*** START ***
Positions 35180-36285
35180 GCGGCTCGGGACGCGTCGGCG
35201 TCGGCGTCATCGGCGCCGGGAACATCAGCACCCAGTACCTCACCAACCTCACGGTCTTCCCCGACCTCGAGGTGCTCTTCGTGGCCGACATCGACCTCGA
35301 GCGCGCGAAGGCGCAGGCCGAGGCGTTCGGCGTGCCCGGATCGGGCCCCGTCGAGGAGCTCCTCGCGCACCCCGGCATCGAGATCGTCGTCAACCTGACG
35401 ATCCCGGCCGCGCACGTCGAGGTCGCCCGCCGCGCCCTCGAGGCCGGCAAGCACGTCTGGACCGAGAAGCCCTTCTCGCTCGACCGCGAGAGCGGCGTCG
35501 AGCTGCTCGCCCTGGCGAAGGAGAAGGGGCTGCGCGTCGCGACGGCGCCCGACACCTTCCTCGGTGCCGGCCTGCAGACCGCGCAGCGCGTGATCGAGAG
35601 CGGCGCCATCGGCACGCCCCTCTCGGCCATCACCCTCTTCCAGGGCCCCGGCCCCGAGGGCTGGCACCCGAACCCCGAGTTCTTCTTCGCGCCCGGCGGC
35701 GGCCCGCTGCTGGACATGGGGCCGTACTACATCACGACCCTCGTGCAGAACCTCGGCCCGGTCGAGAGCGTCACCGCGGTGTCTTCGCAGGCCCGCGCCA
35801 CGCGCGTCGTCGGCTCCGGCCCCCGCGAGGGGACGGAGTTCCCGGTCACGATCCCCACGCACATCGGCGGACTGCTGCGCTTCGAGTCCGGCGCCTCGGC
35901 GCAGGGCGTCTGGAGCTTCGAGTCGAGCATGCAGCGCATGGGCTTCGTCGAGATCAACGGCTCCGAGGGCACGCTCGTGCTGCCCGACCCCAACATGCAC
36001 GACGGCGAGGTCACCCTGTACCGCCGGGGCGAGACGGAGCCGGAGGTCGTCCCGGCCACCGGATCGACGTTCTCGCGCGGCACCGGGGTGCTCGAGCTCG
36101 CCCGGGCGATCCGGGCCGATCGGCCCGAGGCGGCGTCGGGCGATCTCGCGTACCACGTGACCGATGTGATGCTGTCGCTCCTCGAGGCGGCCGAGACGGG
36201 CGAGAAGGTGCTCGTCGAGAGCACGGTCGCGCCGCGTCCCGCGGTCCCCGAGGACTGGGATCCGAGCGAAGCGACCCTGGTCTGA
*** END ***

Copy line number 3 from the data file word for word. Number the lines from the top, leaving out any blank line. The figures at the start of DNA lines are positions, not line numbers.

35201 TCGGCGTCATCGGCGCCGGGAACATCAGCACCCAGTACCTCACCAACCTCACGGTCTTCCCCGACCTCGAGGTGCTCTTCGTGGCCGACATCGACCTCGA